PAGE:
The American Medical Association has established guidelines for medical tourism that identify specific steps that should be taken by employers, insurers and others responsible for coordinating medical care and travel outside of the United States.
Among other things, the new principles state that medical care outside of the country be voluntary; that patients should only be referred for care at institutions that have been accredited by recognized international accrediting bodies; that coverage include the costs of necessary follow-up care in the U.S.; that transfer of medical records be consistent with the Health Insurance Portability and Accountability Act; and that patients choosing to travel outside of the U.S. for medical care be informed about the potential risks of combining surgical procedures with long flights and vacation activities.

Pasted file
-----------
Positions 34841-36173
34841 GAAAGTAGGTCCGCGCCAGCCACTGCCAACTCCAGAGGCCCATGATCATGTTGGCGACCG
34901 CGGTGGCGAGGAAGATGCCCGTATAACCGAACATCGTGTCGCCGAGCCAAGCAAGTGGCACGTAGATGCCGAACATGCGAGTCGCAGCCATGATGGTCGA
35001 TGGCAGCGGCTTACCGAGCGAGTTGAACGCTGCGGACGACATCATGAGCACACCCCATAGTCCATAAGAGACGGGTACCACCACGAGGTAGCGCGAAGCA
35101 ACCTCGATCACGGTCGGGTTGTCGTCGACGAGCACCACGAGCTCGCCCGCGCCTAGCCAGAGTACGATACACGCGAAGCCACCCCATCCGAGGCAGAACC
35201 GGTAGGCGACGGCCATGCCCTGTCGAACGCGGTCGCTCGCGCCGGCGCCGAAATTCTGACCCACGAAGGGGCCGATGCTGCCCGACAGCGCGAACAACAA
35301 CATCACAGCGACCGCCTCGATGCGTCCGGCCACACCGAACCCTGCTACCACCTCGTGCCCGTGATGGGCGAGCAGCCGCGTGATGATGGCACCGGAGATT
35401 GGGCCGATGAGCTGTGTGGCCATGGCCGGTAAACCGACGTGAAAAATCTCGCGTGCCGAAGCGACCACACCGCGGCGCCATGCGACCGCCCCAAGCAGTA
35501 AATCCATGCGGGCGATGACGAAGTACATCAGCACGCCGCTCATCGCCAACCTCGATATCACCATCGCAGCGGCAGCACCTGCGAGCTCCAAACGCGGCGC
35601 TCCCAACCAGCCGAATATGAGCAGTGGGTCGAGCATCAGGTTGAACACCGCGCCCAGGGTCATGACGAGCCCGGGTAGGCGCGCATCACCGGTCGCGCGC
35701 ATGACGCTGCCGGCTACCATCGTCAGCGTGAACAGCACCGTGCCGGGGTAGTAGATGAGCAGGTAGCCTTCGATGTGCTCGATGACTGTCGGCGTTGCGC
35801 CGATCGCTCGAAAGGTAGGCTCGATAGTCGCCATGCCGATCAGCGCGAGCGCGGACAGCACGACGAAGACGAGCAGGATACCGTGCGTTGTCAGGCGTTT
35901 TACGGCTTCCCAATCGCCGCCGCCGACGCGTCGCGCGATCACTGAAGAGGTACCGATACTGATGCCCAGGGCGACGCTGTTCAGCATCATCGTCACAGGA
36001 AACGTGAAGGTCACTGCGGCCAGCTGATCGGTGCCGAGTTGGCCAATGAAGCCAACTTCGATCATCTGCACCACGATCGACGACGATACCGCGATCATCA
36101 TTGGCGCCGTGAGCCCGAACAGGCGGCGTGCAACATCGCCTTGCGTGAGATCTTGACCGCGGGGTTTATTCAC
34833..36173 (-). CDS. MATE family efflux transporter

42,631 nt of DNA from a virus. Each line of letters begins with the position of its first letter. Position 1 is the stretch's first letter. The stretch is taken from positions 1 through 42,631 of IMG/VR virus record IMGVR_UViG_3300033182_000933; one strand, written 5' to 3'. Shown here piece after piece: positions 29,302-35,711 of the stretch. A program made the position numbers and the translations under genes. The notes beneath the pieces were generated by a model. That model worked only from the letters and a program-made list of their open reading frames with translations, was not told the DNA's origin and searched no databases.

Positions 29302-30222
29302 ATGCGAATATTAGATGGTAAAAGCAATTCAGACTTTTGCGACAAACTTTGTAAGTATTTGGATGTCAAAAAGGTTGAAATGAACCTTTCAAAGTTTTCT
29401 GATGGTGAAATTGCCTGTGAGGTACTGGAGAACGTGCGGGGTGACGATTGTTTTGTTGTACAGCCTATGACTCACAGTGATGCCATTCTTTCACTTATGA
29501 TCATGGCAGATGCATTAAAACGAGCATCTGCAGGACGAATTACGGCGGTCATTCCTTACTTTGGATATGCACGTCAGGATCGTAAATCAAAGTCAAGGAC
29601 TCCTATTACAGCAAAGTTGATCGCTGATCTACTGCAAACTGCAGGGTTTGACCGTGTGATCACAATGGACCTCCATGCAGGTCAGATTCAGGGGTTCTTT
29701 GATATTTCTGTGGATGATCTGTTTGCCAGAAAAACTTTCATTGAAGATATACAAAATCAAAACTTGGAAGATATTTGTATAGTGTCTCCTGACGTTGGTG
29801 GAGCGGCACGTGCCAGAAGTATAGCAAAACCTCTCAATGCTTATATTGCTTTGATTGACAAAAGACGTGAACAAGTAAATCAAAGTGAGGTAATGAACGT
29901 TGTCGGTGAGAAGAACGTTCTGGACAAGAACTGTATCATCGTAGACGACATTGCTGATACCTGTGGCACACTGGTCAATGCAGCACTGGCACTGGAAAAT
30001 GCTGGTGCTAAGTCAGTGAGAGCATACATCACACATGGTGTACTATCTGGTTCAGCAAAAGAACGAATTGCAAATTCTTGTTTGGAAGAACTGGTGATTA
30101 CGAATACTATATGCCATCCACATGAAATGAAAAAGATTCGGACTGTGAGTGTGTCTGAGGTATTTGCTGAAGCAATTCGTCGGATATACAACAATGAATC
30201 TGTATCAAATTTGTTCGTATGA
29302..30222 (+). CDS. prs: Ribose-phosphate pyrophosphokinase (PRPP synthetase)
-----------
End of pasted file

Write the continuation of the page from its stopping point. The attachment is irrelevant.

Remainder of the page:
The AMA decided to adopt these new principles in response to the growing popularity of medical tourism. The AMA estimates that as many as 150,000 Americans each year seek health care overseas, primarily because it costs significantly less than receiving such care in the United States.
To ensure that employers, insurers and others that facilitate medical tourism adhere to the AMA’s principles, the Chicago-based organization of medical professionals plans to introduce model legislation for state lawmakers to consider.
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